Mail Tribune 100, July 1, 1922
July 1, 1922
U. O. GEOLOGISTS TO VISIT OREGON CAVES ON MONDAY
Members of the University of Oregon geology summer camp, who have been camped on Griffin creek near the Geary orchards during the past two weeks, while examining fossiliferous areas and rock formations in the Siskiyou mountain range, on Monday will leave for the Oregon Caves to study the work of the underground waters, which have carved and molded the famous “marble halls.” Dr. Earl Packard, head of the geology department of the university and leader of the party of student geologists, is anxious to visit the caves at this time since fossil bones have recently been discovered embedded in the subterranean passageways. Dr. Packard is recognized as a paleontologist, having written several works dealing with prehistoric life.
According to Dr. Packard the trip to the caves will be made on foot by the entire group unless members of the party can get in touch with motorists driving to the caves next week. The geologists will travel across the hills with light packs and expect to reach the caves in three days. The students will spend several days studying the caves and the adjoining territory and will return to Medford on July 8, the final day of the summer camp covering a period of three weeks.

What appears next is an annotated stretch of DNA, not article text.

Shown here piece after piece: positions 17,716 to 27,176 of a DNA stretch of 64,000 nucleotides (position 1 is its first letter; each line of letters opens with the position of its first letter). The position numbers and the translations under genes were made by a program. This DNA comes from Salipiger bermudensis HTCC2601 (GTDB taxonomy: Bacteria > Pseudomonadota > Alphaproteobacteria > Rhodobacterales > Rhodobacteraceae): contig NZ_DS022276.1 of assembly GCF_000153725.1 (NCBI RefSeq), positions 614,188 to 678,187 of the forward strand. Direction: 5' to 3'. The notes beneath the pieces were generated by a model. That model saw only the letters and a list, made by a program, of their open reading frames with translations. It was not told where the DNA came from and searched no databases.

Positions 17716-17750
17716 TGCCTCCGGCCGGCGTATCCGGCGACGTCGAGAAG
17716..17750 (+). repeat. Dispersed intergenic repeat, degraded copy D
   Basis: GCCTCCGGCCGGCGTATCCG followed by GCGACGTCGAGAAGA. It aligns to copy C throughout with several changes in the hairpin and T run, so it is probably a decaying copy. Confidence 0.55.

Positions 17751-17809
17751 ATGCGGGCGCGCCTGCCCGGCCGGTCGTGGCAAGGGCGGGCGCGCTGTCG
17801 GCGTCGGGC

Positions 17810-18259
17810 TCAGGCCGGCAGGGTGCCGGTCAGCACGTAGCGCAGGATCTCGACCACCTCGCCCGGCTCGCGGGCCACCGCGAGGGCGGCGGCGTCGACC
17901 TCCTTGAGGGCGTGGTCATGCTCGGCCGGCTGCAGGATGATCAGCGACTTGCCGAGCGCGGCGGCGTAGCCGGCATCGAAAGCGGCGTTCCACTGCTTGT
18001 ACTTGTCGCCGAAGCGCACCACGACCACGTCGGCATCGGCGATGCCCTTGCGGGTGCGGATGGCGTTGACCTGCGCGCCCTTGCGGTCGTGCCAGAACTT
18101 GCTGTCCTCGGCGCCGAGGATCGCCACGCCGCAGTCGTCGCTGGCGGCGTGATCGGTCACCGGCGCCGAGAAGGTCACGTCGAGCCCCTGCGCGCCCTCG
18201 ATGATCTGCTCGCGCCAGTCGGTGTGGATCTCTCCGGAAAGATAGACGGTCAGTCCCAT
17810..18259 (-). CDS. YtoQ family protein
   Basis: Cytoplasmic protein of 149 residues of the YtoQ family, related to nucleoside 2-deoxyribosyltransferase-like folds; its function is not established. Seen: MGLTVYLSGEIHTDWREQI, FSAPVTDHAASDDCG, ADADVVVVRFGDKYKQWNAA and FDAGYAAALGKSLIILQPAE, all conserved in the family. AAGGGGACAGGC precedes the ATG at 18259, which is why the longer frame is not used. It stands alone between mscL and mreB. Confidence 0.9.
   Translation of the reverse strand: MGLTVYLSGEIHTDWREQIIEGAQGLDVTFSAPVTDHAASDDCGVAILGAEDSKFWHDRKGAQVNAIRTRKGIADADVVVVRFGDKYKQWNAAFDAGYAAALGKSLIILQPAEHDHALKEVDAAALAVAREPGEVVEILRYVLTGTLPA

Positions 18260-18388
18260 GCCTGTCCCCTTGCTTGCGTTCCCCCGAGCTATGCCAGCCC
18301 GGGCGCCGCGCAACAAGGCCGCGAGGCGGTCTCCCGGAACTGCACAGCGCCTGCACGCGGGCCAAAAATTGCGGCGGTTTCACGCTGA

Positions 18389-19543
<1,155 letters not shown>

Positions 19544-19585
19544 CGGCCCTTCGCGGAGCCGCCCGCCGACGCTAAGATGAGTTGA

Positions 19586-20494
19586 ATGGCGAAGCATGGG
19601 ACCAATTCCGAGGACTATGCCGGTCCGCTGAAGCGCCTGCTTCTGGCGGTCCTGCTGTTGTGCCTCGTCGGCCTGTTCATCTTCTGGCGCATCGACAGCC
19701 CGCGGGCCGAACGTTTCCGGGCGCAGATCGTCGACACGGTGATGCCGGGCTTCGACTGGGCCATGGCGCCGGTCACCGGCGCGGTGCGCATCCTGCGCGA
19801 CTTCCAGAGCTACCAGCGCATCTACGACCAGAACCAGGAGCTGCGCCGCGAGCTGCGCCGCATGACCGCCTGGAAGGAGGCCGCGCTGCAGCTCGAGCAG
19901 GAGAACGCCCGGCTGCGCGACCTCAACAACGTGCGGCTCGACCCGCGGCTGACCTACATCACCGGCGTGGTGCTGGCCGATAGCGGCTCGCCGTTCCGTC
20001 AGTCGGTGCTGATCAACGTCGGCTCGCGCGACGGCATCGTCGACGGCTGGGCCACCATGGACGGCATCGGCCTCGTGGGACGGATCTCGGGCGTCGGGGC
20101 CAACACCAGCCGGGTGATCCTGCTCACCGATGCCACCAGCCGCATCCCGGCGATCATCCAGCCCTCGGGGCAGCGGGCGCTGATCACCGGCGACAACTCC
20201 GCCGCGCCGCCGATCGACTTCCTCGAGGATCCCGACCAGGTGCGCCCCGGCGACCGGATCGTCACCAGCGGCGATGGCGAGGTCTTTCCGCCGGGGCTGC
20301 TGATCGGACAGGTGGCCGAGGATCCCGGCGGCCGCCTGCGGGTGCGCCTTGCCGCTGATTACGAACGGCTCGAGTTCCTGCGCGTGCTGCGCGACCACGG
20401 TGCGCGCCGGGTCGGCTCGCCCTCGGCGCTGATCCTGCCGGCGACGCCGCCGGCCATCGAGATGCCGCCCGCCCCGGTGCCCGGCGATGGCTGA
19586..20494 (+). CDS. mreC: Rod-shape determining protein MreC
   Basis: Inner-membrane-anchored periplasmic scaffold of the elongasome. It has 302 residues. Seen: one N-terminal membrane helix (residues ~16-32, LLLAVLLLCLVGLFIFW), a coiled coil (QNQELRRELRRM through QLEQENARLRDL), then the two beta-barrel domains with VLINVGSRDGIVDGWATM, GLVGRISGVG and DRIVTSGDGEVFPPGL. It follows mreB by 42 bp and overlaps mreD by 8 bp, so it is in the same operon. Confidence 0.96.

Should the geologists find fossil animal remains in the caves, Dr. Packard has announced he will request the university to wire to Washington, D. C., for permission to excavate in the caves at this time. The university department of geology three years ago was granted a permit to conduct research work of a geologic nature in the Oregon Caves, but the departmental instructors were unable to use the permit.
Several new species of prehistoric life have been discovered by the geologists in their explorations of the Medford hills during the past two weeks, according to members of the party.
Chester Fitch, an orchardist who lives near Medford, has directed the university men to numerous fossil localities and has assisted them in finding interesting sections. Mr. Fitch, who is a college man, is interested in the natural sciences and has a varied collection of faunal life. Some sixteen new species of littoral life of the ancient Cretaceous seas have been found by the geologists since arriving in Medford, according to Dr. Packard.
— Alissa Corman; email@example.com